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Carmen Catizone, executive director of the National Association of Boards of Pharmacy, said the professional standard is clear. “Anytime there’s a serious interaction, there’s no excuse for the pharmacist not warning the patient about that interaction,” he said.

In the Tribune study, a test was considered a pass if the pharmacist attempted to contact Fox about the interaction or warned the reporter.

Drug information leaflets placed inside the bag or stapled to the outside were not considered sufficient to warrant a pass. Illinois regulators said these materials typically are not adequate replacements for verbal warnings; some of the materials don’t warn about specific interactions, and experts say patients frequently throw out the leaflets without reading them. Dangerous Drug Interaction Project Pharmacology Essay

After the tests, reporters called many of the pharmacists to inform them of the results and to discuss the findings.

Why were so many pharmacies missing dangerous drug combinations?

Speed vs. safety
Mayuri Patel, a pharmacist at a Wal-Mart in west suburban Northlake, said she typically fills 200 prescriptions in a nine-hour shift, or one every 2.7 minutes.

At another Wal-Mart where she was trained, it was even busier, she said: “We were doing 600 a day with two pharmacists with 10-hour shifts.” That works out to one prescription every two minutes.

In the Tribune tests, she caught a potentially deadly drug pair, warning the reporter at the counter: “This is a common interaction.”

It is difficult to say why so many pharmacists failed the same test, but interviews and studies point to a possible explanation: the emphasis on speed.

Several stores dispensed risky drug pairs with no warning in less than 15 minutes. At a Kmart in Valparaiso, Ind., it was 12 minutes. At an independent pharmacy on the North Side, it was five.

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The Tribune found that pharmacists frequently race through legally required drug safety reviews — or skip them altogether. According to Illinois law, pharmacies are required to conduct several safety checks, including whether the dose is reasonable and whether the medication might interact with other drugs the patient is taking. Dangerous Drug Interaction Project Pharmacology Essay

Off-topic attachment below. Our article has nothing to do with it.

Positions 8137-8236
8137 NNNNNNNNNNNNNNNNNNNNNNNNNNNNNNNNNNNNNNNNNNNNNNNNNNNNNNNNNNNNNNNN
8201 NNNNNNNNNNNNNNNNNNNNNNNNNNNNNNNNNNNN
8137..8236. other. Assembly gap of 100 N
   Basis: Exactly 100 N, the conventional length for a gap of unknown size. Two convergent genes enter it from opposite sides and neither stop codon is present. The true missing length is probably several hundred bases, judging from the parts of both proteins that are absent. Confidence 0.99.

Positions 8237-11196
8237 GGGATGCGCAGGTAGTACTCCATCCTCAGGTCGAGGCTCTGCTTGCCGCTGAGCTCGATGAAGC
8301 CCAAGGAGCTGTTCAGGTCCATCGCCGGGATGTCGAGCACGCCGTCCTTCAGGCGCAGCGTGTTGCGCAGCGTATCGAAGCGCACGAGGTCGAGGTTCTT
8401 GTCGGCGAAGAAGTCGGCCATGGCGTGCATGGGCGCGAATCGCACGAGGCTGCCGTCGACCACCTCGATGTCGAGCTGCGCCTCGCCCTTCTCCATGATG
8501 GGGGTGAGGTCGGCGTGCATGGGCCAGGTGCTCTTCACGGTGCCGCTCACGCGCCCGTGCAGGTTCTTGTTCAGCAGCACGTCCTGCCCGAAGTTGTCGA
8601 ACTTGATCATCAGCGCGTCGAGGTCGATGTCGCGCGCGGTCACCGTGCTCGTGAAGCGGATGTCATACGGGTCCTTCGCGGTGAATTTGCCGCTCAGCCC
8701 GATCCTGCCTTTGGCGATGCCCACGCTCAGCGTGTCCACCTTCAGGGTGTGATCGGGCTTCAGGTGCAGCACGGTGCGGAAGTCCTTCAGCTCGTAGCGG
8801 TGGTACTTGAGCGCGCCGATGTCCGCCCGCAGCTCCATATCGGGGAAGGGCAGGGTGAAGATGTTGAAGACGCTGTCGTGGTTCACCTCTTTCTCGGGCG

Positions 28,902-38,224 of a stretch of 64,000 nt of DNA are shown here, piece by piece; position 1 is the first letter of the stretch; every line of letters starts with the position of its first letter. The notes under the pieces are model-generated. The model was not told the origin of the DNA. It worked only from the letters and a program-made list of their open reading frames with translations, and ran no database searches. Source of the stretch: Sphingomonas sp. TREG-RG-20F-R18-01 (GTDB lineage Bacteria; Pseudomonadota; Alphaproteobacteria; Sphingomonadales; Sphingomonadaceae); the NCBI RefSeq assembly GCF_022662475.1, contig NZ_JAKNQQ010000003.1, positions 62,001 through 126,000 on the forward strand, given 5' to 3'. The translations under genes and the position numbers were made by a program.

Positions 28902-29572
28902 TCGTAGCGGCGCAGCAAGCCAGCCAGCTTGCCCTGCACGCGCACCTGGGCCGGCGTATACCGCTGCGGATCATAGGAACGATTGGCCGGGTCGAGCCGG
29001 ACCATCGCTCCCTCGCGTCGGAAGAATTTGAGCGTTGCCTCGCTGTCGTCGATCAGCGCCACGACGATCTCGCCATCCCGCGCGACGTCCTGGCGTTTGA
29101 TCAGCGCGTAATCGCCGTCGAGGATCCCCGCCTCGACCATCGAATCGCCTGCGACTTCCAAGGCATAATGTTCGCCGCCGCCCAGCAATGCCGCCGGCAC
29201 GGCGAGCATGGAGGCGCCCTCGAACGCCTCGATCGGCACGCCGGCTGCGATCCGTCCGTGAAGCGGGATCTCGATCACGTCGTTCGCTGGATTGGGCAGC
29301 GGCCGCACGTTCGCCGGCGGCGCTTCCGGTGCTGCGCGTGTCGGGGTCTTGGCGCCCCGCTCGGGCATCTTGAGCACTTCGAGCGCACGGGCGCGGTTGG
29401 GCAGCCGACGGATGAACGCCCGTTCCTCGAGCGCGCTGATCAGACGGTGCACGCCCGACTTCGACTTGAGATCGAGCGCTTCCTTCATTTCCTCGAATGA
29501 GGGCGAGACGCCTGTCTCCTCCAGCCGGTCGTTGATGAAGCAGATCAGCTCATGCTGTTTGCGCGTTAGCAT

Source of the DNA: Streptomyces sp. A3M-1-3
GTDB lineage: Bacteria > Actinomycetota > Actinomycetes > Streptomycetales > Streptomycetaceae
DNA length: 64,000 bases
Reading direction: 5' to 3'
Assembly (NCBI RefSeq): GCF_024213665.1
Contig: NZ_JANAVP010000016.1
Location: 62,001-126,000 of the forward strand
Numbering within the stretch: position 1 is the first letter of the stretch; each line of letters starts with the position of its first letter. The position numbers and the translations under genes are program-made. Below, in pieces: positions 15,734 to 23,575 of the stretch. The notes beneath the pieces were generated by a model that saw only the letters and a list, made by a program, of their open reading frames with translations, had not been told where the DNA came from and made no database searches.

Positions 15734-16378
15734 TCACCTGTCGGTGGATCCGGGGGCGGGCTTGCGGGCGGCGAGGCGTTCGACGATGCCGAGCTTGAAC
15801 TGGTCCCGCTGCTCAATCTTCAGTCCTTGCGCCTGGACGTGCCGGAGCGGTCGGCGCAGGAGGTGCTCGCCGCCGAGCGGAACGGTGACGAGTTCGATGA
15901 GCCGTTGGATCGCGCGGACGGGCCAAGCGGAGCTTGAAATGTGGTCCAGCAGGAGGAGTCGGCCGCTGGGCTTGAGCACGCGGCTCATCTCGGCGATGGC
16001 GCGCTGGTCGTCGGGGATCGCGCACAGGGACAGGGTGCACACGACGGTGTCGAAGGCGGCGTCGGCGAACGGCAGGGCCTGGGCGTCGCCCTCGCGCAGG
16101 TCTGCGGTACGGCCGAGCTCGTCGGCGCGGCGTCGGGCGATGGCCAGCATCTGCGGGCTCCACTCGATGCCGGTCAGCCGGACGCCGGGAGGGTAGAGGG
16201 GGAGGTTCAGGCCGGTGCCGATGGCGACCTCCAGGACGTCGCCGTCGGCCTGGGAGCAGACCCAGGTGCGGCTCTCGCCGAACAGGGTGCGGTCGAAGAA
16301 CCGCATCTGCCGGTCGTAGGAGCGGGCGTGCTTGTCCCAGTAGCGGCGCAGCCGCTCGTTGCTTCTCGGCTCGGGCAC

But in the Tribune tests, pharmacies rarely asked what other medications testers were using.

“They’re cutting corners where they think they can cut,” said Bob Stout, president of the New Hampshire Board of Pharmacy, which sampled data from two retail chains in the state and found that pharmacists spent an average of 80 seconds on safety checks for each prescription filled.

“What happens, I found on the board, is people stop doing (safety) reviews,” Stout said. “They’re not going in looking at patient records.”

Pharmacist Audrey Galal recognized the danger when presented with a pair of prescriptions at the independent Mexicare Pharmacy in Chicago’s Pilsen neighborhood and did not dispense the drugs.
Pharmacist Audrey Galal recognized the danger when presented with a pair of prescriptions at the independent Mexicare Pharmacy in Chicago’s Pilsen neighborhood and did not dispense the drugs. (E. Jason Wambsgans / Chicago Tribune)
Most pharmacies use computer software designed to flag drug interactions. But experts say computer alerts are so common that pharmacists can get “alert fatigue” and ignore many of the warnings. Dangerous Drug Interaction Project Pharmacology Essay


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At the same time, chain pharmacies are increasingly promoting quick service. Drive-through windows are now common, and services like CVS’ walk-in MinuteClinics appeal to consumers’ preference for speed.

These efforts may send a message to patients that speed is more important than quality health care. Patients have internalized that message and feel entitled to short wait times, pharmacists said.

“The patient will get mad if you call the doctor and take time,” said Sadia Shuja, a pharmacist at Skypoint Pharmacy in Schaumburg who caught a dangerous drug pair in the Tribune tests. “Sometimes they think it is fast food.”

To ease workload, most pharmacies employ technicians to manage tasks that require less medical expertise.